Since then, most studies on the human mirror-neuron system have used some sort of neuroimaging, generally functional magnetic-resonance imaging (fMRI). For example, University of California, Los Angeles, neuroscientist Marco Iacoboni, MD, PhD, used fMRI to image the brain activity of college-student participants as they watched experimenters make finger movements and as they made the same finger movements themselves. In the study, published in Science (Vol. 286, No. 5,449, pages 2,526-2,528), Iacoboni and his colleagues found activity in some of the same areas of the frontal cortex and the parietal lobule in both situations.

The difference between the imaging studies in humans and the electrophysiological studies in monkeys is one of scale, explains psychologist Christian Keysers, PhD, who studies the human mirror-neuron system at the University of Groningen in the Netherlands.

“When we record signals from neurons in monkeys, we can really know that a single neuron is involved in both doing the task and seeing someone else do the task,” he says. “With imaging, you know that within a little box about three millimeters by three millimeters by three millimeters, you have activation from both doing and seeing. But this little box contains millions of neurons, so you cannot know for sure that they are the same neurons–perhaps they’re just neighbors.”

In other words, although researchers have found evidence of a mirror system in humans, they have yet to prove the existence of individual mirror neurons outside monkeys. That’s why, Keysers says, it’s important that researchers continue to study the mirror system in both monkeys and humans.

Moving beyond the motor cortex

All of the original mirror-neuron studies examined monkeys and humans as they performed actions and watched others perform actions. There’s a good reason for that, says Keysers–the motor areas of the brain are some of the most well understood and well mapped, so it’s easier to know where to look for particular neurons there.

But some of the most interesting questions that mirror neurons raise can’t be answered by the motor neurons alone–researchers want to understand how we perceive other people’s emotions and sensations, not only their actions.

Keysers and his colleagues are investigating just those issues. In one recent study, he and neuroscientist Bruno Wicker, PhD, used fMRI to look at the emotion of disgust. In research published in Neuron in 2003 (Vol. 40, No. 3, pages 655-664), they imaged the brains of 14 male participants as the participants inhaled noxious odors–such as butyric acid, which smells like rotten butter–and as they viewed a film of an actor wrinkling up his face into a disgusted look. The researchers found that both feeling disgusted and watching someone else look disgusted activated a particular segment of an olfactory area of the participants’ brains called the anterior insula.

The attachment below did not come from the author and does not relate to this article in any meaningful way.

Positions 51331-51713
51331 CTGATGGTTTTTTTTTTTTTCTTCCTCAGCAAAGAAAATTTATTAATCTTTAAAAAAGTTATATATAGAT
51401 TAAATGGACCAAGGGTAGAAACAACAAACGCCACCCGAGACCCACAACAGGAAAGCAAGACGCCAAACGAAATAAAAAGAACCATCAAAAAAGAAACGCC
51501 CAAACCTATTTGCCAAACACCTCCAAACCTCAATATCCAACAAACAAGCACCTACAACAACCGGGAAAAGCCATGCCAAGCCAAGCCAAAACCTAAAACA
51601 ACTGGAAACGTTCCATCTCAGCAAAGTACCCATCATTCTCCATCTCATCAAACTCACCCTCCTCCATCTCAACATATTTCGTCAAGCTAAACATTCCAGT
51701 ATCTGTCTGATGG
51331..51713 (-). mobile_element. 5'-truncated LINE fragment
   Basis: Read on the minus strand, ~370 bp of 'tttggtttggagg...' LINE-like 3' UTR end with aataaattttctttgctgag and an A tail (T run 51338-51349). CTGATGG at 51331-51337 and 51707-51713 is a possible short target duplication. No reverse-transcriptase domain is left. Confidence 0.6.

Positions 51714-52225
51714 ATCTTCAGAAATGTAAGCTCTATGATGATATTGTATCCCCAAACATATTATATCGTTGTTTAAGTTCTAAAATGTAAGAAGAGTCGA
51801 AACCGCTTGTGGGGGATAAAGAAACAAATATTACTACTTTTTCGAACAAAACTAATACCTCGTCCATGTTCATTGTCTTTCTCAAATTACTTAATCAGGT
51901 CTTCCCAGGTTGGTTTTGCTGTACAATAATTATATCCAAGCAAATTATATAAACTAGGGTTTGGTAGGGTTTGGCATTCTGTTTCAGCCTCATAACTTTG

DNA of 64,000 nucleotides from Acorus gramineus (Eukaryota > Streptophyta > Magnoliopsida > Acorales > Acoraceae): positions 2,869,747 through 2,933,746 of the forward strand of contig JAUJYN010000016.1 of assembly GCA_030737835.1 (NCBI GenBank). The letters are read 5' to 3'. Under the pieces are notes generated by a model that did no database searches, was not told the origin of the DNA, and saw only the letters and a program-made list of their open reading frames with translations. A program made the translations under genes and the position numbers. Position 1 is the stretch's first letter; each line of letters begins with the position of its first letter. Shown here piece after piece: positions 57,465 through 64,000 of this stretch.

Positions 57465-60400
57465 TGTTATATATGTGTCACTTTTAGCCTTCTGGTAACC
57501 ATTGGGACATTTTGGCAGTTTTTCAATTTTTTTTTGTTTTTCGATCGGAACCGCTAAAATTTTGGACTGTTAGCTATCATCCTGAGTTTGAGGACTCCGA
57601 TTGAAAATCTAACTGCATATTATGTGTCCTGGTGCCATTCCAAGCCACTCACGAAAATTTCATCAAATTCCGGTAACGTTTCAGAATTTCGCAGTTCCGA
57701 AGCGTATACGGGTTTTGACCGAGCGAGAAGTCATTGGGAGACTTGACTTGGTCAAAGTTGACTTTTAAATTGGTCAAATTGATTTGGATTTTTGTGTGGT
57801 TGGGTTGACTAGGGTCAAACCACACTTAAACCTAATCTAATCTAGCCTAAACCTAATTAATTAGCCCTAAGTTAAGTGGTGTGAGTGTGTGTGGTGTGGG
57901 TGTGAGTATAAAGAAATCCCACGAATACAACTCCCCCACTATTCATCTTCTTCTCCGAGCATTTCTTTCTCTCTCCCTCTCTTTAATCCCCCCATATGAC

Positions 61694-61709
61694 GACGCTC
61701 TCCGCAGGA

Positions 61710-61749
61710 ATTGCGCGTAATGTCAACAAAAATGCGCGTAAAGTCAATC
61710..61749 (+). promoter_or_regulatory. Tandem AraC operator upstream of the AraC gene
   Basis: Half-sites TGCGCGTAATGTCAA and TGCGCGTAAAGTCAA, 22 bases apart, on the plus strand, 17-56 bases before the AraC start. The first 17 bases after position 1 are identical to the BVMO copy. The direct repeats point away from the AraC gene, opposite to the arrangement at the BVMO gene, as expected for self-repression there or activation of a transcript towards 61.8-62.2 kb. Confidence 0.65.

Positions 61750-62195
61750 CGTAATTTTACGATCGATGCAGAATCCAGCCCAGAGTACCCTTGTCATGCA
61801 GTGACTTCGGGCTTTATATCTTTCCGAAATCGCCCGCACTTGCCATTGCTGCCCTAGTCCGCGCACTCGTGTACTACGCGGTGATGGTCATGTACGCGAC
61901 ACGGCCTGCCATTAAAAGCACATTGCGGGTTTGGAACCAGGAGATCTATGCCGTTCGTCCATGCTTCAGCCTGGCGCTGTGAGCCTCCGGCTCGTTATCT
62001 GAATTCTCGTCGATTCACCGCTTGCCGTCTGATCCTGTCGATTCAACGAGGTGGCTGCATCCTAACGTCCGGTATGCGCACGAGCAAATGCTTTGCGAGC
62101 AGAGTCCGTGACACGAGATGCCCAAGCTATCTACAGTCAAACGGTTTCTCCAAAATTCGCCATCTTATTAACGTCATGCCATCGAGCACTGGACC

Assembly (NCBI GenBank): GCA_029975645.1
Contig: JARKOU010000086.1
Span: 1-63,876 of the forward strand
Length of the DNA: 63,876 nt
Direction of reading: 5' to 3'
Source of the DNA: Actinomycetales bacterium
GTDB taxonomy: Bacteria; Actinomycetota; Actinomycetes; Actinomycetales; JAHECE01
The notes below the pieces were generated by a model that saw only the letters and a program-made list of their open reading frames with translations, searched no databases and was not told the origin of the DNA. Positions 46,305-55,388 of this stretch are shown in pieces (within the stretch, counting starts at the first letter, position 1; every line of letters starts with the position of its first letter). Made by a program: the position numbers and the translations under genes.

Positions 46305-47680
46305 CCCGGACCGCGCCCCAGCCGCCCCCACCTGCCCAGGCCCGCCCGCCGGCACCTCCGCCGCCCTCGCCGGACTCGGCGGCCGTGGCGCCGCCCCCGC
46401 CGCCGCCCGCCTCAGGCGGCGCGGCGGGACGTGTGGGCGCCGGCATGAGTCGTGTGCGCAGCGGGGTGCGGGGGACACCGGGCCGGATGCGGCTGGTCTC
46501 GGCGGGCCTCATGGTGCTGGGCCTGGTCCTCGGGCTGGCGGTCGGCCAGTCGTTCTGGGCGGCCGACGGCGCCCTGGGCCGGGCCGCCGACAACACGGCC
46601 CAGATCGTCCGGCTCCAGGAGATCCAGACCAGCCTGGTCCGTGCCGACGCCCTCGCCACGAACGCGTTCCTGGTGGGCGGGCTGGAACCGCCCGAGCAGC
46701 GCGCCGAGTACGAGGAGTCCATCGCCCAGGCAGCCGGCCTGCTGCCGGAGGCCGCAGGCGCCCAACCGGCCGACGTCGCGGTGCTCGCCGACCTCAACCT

In another recent study, also published in Neuron (Vol. 42, No. 2, pages 335-346), Keysers and his colleagues looked at “tactile empathy,” or how we experience the sight of others being touched. He found that the same area of the somatosensory cortex was active both when the 14 participants–this time both men and women–were lightly touched on the leg with a feather-duster-like contraption, and when they viewed pictures of someone else being touched in the same spot.

“The basic thing we’re trying to do in my lab is to get beyond the original motor description of neurons to a more general phenomenon–how we perceive the touch, emotions and pain of others,” Keysers says.

Other researchers are interested in whether mirror neurons respond not only to other people’s actions or emotions, but also to the intent behind those actions.

“You might pick up a teacup because you want to take a sip, or because you’re clearing the table,” says Marco Iacoboni. “The question is whether mirror neurons can tell the difference.”

In a recent study published in PLOS Biology (Vol. 3, No. 3, pages 529-535), he and his colleagues found some evidence that they can. The researchers used fMRI to examine 23 participants as they watched videos of a hand picking up a teacup. In one video, the teacup sat on a table amid a pot of tea and plate of cookies–a signal that a tea party was under way and the hand was grasping the cup to take a sip. In the other video, the table was messy and scattered with crumbs–a sign that the party was over and the hand was clearing the table. In a third video the cup was alone, removed from any context. The researchers found that mirror neurons in the premotor cortex and other brain areas reacted more strongly to the actions embedded in the tea-party context than to the contextless scene.

“This suggests that the neurons are important for understanding intentions as well as actions,” Iacoboni says.

Take all these lines of evidence together, and it seems clear that mirror neurons are one key to understanding how human beings survive and thrive in a complex social world, says neuroscientist Vittorio Gallese, MD, PhD, one of Rizzolatti’s colleagues at the University of Parma.

“This neural mechanism is involuntary and automatic,” he says–with it we don’t have to think about what other people are doing or feeling, we simply know.

“It seems we’re wired to see other people as similar to us, rather than different,” Gallese says. “At the root, as humans we identify the person we’re facing as someone like ourselves.”